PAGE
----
Think we’re full of more crap than usual? Read through all of chapter 2: When Elisha knows that Elijah will be leaving him, he asked that his divine power be passed on to him (vs.9-10) . After Elijah “goes up” (vs. 11-12)we are met with multiple stories showing the transfer of that power to Elisha (vs. 13-22). This is immediately followed by a direct challenge of this power by the group young men.
Let’s also not forget the numbers we do have: 42. This is not a small group: it’s a mob. Imagine being surrounded by 42 guys between the ages of 13 and 20 who are screaming in your face, taunting your bald head, and blaspheming against your God: how safe do you feel? (On the other hand, how safe would you feel surrounded by a group of 42 kindergarteners? Seriously, how many could you take in a fight?
We should also take into consideration that we do not have the content of Elisha’s curse: he may not have specifically asked for she-bears to maul them, he might have called for bunnies. The passage only says He cursed them in the name of the LORD (vs. 24), and since the insult was to God, God took care of them His way.
Perhaps the things we say about God and those who attempt to do God’s will matter.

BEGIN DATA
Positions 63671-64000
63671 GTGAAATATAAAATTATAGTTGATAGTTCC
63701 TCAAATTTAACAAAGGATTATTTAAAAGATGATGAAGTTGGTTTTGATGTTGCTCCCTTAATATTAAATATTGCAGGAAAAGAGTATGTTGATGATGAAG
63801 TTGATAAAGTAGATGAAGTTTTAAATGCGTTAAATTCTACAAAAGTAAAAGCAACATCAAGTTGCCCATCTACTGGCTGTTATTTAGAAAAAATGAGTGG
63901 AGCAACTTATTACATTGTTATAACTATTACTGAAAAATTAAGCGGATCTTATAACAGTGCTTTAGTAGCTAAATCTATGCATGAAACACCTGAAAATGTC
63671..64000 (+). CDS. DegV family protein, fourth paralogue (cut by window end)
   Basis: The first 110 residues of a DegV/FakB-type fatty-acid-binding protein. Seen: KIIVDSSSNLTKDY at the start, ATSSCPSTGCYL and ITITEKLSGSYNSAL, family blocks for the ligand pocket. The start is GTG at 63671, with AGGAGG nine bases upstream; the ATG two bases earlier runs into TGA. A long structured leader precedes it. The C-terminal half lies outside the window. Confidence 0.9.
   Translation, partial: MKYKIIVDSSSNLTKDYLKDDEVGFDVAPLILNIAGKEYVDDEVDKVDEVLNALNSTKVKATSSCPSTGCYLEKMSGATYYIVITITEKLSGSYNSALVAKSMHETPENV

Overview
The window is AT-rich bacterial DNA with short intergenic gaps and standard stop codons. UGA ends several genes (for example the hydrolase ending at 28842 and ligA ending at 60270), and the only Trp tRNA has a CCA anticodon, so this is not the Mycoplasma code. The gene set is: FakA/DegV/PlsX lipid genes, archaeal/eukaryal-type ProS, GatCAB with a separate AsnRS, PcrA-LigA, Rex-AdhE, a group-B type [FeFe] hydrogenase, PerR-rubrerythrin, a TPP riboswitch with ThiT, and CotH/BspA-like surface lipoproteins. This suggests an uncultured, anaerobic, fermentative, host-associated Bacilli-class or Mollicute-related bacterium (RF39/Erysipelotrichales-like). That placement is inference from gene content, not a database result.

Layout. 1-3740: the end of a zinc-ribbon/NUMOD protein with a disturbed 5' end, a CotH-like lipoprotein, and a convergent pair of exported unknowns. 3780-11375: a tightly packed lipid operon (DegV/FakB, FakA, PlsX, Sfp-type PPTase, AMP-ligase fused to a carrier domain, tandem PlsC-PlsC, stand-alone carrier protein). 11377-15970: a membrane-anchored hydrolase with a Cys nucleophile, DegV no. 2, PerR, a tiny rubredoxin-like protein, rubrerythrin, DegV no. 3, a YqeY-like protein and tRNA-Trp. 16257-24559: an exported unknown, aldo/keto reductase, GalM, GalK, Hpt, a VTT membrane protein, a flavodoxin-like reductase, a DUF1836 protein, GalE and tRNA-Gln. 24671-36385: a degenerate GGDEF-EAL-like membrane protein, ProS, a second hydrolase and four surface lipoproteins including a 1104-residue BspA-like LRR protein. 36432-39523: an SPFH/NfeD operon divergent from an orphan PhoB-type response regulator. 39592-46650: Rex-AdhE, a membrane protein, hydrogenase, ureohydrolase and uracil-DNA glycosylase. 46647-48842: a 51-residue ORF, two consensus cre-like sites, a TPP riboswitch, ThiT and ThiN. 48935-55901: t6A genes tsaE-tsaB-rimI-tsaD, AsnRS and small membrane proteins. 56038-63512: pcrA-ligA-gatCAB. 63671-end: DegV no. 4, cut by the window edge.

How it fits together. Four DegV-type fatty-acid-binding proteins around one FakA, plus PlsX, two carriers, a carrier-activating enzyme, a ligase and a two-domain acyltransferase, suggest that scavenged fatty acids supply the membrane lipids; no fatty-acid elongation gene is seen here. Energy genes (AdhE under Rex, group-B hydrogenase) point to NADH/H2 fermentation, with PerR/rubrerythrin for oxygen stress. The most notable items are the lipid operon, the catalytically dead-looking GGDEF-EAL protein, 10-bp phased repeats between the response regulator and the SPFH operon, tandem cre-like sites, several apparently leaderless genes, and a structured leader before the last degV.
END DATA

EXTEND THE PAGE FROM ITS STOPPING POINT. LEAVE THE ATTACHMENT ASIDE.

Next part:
Perhaps there are real and metaphoric bears waiting for us to run our damn mouths one too many times.
But what do we know: we made this game and you probably think we’re going to Hell.
“Only God can judge me”
Dear good christian friend,that’s a great FB quote, tweet, email signature, tattoo you have permanently inscribed into your body. But we have a question: Only God can judge you? Really? Where did you get that stupid, stupid, stupid idea from? Tupac?
[Please tell us it wasn’t Tupac. Not that there is anything wrong with Tupac, but if you are basing your concepts of epistemology and ultimate eschatology on an (admittedly dope) hip hop lyric, then we clearly don’t pray for you enough and this conversation is going to be more painful than we thought. And if it was Miley Cyrus, just stop breathing. Now.]
Mostly we hope you’re not one of those people who actually misquote Matthew 7 as justification for this position: “Don’t judge me man! Even Jesus said that. Matthew 7:1 says do not judge, so that you may not be judged. So don’t judge me bro: It’s in the Bible!” Let’s read the passage in context (as one always should), which means we need to start in chapter 6.
“So whenever you give alms, do not sound a trumpet before you, as the hypocrites do in the synagogues and in the streets, so that they may be praised by others. Truly I tell you, they have received their reward. But when you give alms, do not let your left hand know what your right hand is doing, so that your alms may be done in secret; and your Father who sees in secret will reward you. (Matthew 6:2-4)
“And whenever you pray, do not be like the hypocrites; for they love to stand and pray in the synagogues and at the street corners, so that they may be seen by others. Truly I tell you, they have received their reward. But whenever you pray, go into your room and shut the door and pray to your Father who is in secret; and your Father who sees in secret will reward you. (Matthew 6:5-6)